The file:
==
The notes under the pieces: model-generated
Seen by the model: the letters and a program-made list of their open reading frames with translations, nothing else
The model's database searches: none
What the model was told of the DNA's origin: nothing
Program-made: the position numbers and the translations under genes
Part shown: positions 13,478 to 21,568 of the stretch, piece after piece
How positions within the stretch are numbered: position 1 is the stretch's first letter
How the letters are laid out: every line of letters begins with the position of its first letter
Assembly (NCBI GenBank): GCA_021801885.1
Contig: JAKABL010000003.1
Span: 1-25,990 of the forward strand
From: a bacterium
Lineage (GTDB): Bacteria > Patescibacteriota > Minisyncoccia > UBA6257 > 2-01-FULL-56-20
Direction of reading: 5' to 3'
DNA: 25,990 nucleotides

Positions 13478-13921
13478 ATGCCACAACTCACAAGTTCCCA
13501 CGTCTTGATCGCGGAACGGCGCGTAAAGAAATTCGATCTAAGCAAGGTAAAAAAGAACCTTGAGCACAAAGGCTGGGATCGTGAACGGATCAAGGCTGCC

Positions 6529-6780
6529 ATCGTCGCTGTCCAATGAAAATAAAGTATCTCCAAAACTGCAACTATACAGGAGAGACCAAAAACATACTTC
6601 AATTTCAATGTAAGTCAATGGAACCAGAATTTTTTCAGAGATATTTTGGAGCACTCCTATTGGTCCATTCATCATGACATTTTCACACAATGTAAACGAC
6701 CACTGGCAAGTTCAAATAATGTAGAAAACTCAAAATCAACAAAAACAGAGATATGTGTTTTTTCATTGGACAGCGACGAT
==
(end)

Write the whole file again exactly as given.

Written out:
The notes under the pieces: model-generated
Seen by the model: the letters and a program-made list of their open reading frames with translations, nothing else
The model's database searches: none
What the model was told of the DNA's origin: nothing
Program-made: the position numbers and the translations under genes
Part shown: positions 13,478 to 21,568 of the stretch, piece after piece
How positions within the stretch are numbered: position 1 is the stretch's first letter
How the letters are laid out: every line of letters begins with the position of its first letter
Assembly (NCBI GenBank): GCA_021801885.1
Contig: JAKABL010000003.1
Span: 1-25,990 of the forward strand
From: a bacterium
Lineage (GTDB): Bacteria > Patescibacteriota > Minisyncoccia > UBA6257 > 2-01-FULL-56-20
Direction of reading: 5' to 3'
DNA: 25,990 nucleotides

Positions 13478-13921
13478 ATGCCACAACTCACAAGTTCCCA
13501 CGTCTTGATCGCGGAACGGCGCGTAAAGAAATTCGATCTAAGCAAGGTAAAAAAGAACCTTGAGCACAAAGGCTGGGATCGTGAACGGATCAAGGCTGCC

Positions 6529-6780
6529 ATCGTCGCTGTCCAATGAAAATAAAGTATCTCCAAAACTGCAACTATACAGGAGAGACCAAAAACATACTTC
6601 AATTTCAATGTAAGTCAATGGAACCAGAATTTTTTCAGAGATATTTTGGAGCACTCCTATTGGTCCATTCATCATGACATTTTCACACAATGTAAACGAC
6701 CACTGGCAAGTTCAAATAATGTAGAAAACTCAAAATCAACAAAAACAGAGATATGTGTTTTTTCATTGGACAGCGACGAT